State of Knowledge
As with any field of scientific study, there are uncertainties associated with the science of climate change. This does not imply that scientists do not have confidence in many aspects of climate science. Some aspects of the science are known with virtual certainty1, because they are based on well-known physical laws and documented trends. Current understanding of many other aspects of climate change ranges from “likely” to “uncertain.”
Scientists know with virtual certainty that:
- Human activities are changing the composition of Earth's atmosphere. Increasing levels of greenhouse gases like carbon dioxide (CO2) in the atmosphere since pre-industrial times are well-documented and understood.
- The atmospheric buildup of CO2 and other greenhouse gases is largely the result of human activities such as the burning of fossil fuels.
- A warming trend of about 0.7 to 1.5°F occurred during the 20th century. Warming occurred in both the Northern and Southern Hemispheres, and over the oceans (NRC, 2001).
- The major greenhouse gases emitted by human activities remain in the atmosphere for periods ranging from decades to centuries. It is therefore virtually certain that atmospheric concentrations of greenhouse gases will continue to rise over the next few decades.
- Increasing greenhouse gas concentrations tend to warm the planet.
The Intergovernmental Panel on Climate Change (IPCC) has stated "There is new and stronger evidence that most of the warming observed over the last 50 years is attributable to human activities" (IPCC, 2001). In short, a number of scientific analyses indicate, but cannot prove, that rising levels of greenhouse gases in the atmosphere are contributing to climate change (as theory predicts). In the coming decades, scientists anticipate that as atmospheric concentrations of greenhouse gases continue to rise, average global temperatures and sea levels will continue to rise as a result and precipitation patterns will change.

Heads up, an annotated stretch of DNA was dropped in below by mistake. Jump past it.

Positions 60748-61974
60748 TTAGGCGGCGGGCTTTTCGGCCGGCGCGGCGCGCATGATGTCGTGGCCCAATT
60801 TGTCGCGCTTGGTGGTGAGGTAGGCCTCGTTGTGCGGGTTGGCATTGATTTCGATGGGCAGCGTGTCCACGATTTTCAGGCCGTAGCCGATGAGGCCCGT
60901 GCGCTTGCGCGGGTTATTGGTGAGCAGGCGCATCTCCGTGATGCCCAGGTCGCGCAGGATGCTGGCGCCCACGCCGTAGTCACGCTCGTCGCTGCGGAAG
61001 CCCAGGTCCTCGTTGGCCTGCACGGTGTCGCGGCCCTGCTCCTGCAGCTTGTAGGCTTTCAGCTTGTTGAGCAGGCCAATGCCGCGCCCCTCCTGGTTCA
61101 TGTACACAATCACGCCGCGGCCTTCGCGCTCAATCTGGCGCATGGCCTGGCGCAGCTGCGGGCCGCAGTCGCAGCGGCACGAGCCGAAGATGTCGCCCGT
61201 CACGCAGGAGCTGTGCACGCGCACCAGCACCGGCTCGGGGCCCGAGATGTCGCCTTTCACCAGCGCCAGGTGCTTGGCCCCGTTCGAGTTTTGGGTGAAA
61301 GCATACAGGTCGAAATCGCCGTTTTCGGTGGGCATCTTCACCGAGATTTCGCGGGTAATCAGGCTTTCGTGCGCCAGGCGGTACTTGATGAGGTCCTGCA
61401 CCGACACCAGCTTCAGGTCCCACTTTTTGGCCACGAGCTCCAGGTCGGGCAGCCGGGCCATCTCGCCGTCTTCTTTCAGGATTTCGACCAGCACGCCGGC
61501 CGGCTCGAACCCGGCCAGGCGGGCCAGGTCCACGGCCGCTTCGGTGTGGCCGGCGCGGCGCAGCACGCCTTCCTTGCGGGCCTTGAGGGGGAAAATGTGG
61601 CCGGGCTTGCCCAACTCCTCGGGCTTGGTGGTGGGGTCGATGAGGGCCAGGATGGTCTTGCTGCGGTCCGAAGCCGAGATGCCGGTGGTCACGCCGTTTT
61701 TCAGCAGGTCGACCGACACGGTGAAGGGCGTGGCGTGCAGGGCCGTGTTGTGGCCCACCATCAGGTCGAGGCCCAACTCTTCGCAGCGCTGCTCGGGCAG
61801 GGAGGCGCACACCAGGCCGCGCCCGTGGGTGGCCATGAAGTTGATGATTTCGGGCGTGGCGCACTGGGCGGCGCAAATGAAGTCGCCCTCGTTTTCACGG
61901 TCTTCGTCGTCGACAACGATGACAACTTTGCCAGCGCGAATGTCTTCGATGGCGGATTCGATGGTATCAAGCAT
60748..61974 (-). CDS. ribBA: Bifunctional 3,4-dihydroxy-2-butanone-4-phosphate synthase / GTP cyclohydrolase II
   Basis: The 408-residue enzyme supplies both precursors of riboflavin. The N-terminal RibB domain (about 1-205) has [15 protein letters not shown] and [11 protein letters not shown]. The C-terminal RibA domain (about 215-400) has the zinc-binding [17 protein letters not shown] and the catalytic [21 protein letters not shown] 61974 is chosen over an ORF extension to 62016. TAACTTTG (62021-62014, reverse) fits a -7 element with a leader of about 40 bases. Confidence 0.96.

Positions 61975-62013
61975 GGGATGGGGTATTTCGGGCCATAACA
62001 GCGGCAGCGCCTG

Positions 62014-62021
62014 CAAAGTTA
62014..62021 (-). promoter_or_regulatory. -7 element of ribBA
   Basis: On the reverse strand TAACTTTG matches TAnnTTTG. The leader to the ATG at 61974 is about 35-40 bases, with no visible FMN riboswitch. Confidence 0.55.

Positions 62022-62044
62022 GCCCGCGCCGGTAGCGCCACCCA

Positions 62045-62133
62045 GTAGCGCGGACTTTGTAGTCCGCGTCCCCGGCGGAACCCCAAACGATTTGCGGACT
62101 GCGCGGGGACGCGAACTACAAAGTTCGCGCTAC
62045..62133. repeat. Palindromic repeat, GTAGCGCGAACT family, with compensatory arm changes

Important scientific questions remain about how much warming will occur, how fast it will occur, and how the warming will affect the rest of the climate system including precipitation patterns and storms. Answering these questions will require advances in scientific knowledge in a number of areas:
- Improving understanding of natural climatic variations, changes in the sun's energy, land-use changes, the warming or cooling effects of pollutant aerosols, and the impacts of changing humidity and cloud cover.
- Determining the relative contribution to climate change of human activities and natural causes.
- Projecting future greenhouse emissions and how the climate system will respond within a narrow range.
- Improving understanding of the potential for rapid or abrupt climate change.
Addressing these and other areas of scientific uncertainty is a major priority of the U.S. Climate Change Science Program (CCSP). The CCSP is developing twenty-one Synthesis and Assessment products to advance scientific understanding of these uncertainty areas by the end of 2008. More information.
- IPCC, 2001: Climate Change 2001: The Scientific Basis. Contribution of Working Group I to the Third Assessment Report of the Intergovernmental Panel on Climate Change [Houghton, J.T., Y. Ding, D.J. Griggs, M. Noguer, P.J. van der Linden, X. Dai, K. Maskell, and C.A. Johnson (eds.)]. Cambridge University Press, Cambridge, United Kingdom and New York, NY, USA, 881pp.
- National Research Council (NRC), 2001. Climate Change Science: An Analysis of Some Key Questions.> National Academy Press, Washington, DC
1 Throughout the science section of this Web site, use of "virtual certainty" (or virtually certain) conveys a greater than 99% chance that a result is true. Other terms used to communicate confidence include "very likely" (90-99% chance the result is true) and "likely" (66-90% chance the result is true). These judgmental estimates originate from the Intergovernmental Panel on Climate Change (IPCC, 2001).
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